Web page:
RAM upgrades are considered a quick and easy way to make your computer faster. But how easy is it to pull one off on a 2017 iMac?

Apple overcharges for iMacs with more RAM. There are no two ways about it. While they're by no means alone in this practice (looking at your, Microsoft) and have left upgrade options open-ish on some models, there is no denying that Apple charges users through their noses for getting more RAM on their iMacs – specifically the 21.5" iMac.

"The 21.5" iMac is capable of handling 32 GB of RAM, but each of the three 21.5" iMacs come with a base of just 8GB...the mid-tier model, which costs $1,299 is "configurable to 16GB," for an extra $200...the top-tier 21.5" iMac starts at $1,499 and is "configurable to 32GB." To upgrade that model, you have to pay an additional $600. So the cheapest iMac that you can buy with 32 GB costs $2,099 direct from Apple. That's nonsense because the mid-tier iMac can handle 32GB of RAM, Apple just won't sell it to you that way. And you can buy 32GB of RAM from any number of places online for about $300. This is all a long way of saying that it's possible to upgrade a new iMac to 32GB of RAM for $300 instead of $600 (plus the $300 extra you pay for the top-tier model)."

This is the hypothesis outlined by Motherboard, who tried to pull off a RAM upgrade on the new 2017 21.5" iMacs. Unlike the 27" iMac, these do not have a RAM door at the back, meaning you need to unglue and remove the display, dig through an endless sea of power connections, an entire power supply, and a logic board full of delicate components to pull off an upgrade that iFixit describes as "potentially dangerous". Because it is. One wrong move and you could have just poured $1500 down the drain. Apple doesn't want you to do this, so they can grab more of your hard-earned cash. Which sucks.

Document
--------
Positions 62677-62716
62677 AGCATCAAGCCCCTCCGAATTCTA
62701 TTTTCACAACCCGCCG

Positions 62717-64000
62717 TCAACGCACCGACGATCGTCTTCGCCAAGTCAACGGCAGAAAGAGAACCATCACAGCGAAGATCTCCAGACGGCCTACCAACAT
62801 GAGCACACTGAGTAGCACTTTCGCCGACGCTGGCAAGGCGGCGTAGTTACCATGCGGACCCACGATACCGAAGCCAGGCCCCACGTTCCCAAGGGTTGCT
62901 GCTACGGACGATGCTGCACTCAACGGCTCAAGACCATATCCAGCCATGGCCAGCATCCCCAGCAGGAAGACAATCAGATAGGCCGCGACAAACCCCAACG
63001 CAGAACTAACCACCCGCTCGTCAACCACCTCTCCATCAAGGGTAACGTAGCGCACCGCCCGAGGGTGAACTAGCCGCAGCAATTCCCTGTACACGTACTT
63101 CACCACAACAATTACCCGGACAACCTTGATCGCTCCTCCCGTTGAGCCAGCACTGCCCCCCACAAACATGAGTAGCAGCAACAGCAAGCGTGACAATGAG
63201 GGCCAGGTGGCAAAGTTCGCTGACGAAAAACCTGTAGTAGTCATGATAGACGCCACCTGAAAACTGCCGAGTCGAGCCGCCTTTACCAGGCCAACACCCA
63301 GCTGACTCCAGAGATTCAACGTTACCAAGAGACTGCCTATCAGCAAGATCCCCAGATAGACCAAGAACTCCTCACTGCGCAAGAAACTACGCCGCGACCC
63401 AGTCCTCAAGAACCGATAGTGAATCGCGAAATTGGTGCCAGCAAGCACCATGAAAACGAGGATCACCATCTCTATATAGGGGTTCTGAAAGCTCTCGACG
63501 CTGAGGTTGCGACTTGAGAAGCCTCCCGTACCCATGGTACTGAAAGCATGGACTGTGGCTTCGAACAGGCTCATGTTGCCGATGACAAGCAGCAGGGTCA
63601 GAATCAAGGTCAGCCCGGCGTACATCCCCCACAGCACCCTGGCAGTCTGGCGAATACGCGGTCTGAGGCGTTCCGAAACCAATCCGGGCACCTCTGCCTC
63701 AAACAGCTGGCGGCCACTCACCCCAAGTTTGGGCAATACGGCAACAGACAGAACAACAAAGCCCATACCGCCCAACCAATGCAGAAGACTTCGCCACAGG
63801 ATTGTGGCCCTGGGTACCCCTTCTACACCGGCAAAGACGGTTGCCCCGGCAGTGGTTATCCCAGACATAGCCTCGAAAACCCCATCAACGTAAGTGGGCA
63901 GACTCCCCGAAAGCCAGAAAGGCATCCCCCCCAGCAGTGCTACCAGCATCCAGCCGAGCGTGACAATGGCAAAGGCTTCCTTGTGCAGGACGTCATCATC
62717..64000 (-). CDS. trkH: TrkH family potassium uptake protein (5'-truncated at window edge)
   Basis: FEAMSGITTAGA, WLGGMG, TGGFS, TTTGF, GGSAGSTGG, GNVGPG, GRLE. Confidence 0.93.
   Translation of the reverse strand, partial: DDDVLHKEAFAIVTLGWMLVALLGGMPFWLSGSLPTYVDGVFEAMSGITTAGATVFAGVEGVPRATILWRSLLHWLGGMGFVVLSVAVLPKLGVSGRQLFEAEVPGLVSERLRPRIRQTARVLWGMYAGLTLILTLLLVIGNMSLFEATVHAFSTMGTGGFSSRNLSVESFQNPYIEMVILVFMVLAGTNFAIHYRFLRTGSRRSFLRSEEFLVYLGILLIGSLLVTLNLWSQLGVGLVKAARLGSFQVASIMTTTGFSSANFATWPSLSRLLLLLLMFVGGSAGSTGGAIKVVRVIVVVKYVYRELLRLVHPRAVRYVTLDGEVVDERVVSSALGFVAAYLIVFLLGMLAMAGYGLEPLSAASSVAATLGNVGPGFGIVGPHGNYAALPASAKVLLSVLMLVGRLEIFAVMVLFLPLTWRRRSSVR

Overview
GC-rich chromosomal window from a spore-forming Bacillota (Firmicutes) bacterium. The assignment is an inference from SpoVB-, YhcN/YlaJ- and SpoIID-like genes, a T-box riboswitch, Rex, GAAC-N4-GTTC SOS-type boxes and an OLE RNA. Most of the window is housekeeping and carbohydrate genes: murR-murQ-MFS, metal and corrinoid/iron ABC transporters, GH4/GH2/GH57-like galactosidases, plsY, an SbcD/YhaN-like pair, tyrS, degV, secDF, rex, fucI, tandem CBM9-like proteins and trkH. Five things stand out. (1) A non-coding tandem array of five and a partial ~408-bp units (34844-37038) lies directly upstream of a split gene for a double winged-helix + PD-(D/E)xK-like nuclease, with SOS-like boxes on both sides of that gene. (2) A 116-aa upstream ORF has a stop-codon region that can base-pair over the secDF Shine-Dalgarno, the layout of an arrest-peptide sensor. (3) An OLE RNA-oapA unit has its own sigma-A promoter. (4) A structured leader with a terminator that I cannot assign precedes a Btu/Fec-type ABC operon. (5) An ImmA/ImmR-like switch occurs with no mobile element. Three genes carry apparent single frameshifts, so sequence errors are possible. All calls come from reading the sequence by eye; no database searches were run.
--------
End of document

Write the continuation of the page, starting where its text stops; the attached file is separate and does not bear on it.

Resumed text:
While by no means is it impossible, and as Motherboard conclude "Any idiot can do it, but it's frustrating. Progress was slow, but progress was occurring, and none of it was actually difficult", it is several orders of magnitude more difficult than any ordinary RAM upgrade on a normal PC, or even the upgrade on the 27" iMac. This sort of anti-consumer behavior is only irksome for users and enthusiasts, and we can only hope that Apple gets their act together in the future. You can read more about Motherboard's investigation here.

What do you guys think? Will you try upgrading your iMac's RAM? Is it worth the hassle? Do you think Apple will continue with practices like this, or will they see the error in their ways? Let us know in the comments, or post over on the forums with your thoughts.